Garlic Cartel Emerges Due to Regulations  

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  • The skyrocketing prices of garlic in the past month have raised ever more questions. People are asking whether the garlic phenomenon is due to a natural market mechanism, such as a shortage of stock, or is a conspiracy of some individuals.

    The Competition Supervisory Commission (KPPU) has stepped in to assist in the case. The anti-monopoly watchdog is knee deep in the investigation, following intricate leads that have revealed dirty business practices. Conspiracy allegations have been narrowed down to a cartel – a group of individuals that have conspired to deliberately distort the market.

    KPPU Deputy Commissioner Saidah Sakwan says that those involved in the garlic cartel include business and government officials. Several government regulations seemingly permit market dominance by a handful of producers. As a result, prices can be shuffled in a way that benefits only those who conspire with the cartel.

    Saidah Sakwan met with Tempo reporter Pingit Aria and photographer Aditia Noviansyah to share his team’s findings. He says the KPPU have taken important steps to eliminate the garlic cartel.

    What are the KPPU’s findings on the indications of the garlic trade cartel?

    We have found that there’s a flaw in the garlic marketing lately. There is a possibility that this is due to the market mechanism, like supply and demand. However, after looking closely, there’s actually a supply of garlic that was detained in the Tanjung Perak Container Terminal in Surabaya. The owners did not immediately complete the paperwork, such as the Horticultural Product Import Recommendation (RIPH) and the Import Agreement Letter (SPI) issued by the Trade Ministry. It’s possible that they have deliberately halted the supply commodities to let prices soar.

     

    What are the Indications?

    We have examined the time patterns of the containers’ arrival along with the regulation and administration that have been set. Since October 2012, importers are obligated to obtain horticultural RIPH and SPI, according to regulations of the Agriculture and Trade Ministries. However, the importers did not immediately complete the permits for their containers, which arrived from January 8 through to March 16, 2013. From there on, we suspect that they’ve deliberately halted them in the port by delaying the permits, letting the prices soar to an absurd level. Moreover, those 394 containers are owned by 11 importers, and one company owns at least 60 containers. Because of the similar actions, which are delaying the permits, there is a possibility that the goods were intentionally held at the port.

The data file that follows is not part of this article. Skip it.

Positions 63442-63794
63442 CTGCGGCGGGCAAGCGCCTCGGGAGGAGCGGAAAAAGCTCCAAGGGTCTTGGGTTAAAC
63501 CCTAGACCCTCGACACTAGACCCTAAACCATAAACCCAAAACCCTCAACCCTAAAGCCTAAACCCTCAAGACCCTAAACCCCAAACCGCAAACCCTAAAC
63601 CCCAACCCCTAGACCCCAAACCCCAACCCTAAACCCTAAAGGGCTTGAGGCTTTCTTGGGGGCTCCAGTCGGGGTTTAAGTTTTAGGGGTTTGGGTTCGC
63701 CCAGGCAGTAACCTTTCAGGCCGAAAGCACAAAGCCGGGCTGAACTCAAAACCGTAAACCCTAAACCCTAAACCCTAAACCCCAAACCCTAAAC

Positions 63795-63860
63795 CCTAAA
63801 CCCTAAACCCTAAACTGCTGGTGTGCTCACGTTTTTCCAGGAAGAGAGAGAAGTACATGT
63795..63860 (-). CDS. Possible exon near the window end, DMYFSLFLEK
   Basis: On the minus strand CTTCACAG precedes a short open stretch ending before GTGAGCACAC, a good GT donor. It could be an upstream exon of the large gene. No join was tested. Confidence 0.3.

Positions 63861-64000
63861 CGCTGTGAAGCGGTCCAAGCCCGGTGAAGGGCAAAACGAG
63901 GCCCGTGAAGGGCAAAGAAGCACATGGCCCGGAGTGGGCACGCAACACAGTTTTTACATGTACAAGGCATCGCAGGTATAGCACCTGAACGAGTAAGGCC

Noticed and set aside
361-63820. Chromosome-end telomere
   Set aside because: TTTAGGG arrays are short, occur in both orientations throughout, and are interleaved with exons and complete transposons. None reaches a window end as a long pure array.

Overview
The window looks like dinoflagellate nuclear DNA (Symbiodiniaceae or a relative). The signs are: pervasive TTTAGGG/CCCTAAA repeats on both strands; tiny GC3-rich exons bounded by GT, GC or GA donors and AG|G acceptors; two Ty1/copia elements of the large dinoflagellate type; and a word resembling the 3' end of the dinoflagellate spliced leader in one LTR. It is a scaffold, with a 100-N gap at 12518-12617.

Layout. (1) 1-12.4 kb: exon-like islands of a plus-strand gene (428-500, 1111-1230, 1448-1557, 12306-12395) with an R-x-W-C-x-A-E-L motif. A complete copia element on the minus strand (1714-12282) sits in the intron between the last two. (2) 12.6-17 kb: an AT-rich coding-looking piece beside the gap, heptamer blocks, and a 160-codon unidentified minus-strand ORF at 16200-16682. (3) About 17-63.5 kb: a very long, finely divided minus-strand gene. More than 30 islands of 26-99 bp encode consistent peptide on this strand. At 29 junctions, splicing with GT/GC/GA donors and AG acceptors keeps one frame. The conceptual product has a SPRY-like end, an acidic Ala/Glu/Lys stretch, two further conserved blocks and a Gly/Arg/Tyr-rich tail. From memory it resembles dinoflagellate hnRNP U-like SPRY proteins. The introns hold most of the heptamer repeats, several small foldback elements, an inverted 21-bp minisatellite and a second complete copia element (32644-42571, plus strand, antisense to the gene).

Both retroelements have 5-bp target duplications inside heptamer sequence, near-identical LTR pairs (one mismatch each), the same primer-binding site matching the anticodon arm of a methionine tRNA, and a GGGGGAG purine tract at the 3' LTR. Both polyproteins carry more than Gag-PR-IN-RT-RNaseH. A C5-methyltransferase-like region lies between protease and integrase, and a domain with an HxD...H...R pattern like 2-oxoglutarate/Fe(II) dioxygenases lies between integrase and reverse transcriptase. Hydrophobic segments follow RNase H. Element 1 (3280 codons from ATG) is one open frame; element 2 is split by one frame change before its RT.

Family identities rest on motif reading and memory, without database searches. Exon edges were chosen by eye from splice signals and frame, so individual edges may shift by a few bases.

What finding would suggest that the importers delayed the permits on purpose, recalling that the Agriculture and Trade Ministries stated the issuance of the garlic import permit was already too late?

    That was revealed in our investigation. According to our sources, the permit process was delayed intentionally. There was actually enough time to process the paperwork, however they just didn’t make use of it.

     

    What is the result of this illegal practice?

    Obviously, prices have soared absurdly. Take an example, the price (of garlic) in Jember and Banyuwangi, East Jawa, hit above Rp 80,000 a kilogram, whereas the normal price is Rp 15,000.  If it hadn’t been manipulated, the price would not have reached that high.

     

    What indications are there that point to flaws with the regulators?

    We point out a regulation that obligates importers to acquire their own facilities as a requirement of an import permit, such as chilled storage. Whereas companies can just hire them. Due to this requirement, automatically only bigger companies can have the privilege as an importer. This regulation automatically reduces the number of players, particularly eliminating smaller companies. When related to this, it can be said that the garlic cartel emerged because of the regulation. We recommend this regulation be re-examined and improved.

     

    What kinds of sanctions will the KPPU Impose on the importers or the government?

    To the government, as a regulator, we can only recommend that the regulation be changed. As for the importers and the companies that are proven to be involved in the cartel can imposed with sanctions according to Law no. 5of 1999 about the prohibition of monopoly and unfair competition. Besides that, we also coordinate with the Corruption Eradication Commission (KPK) to follow up on any finding of corruption and bribery between businesses and regulators.


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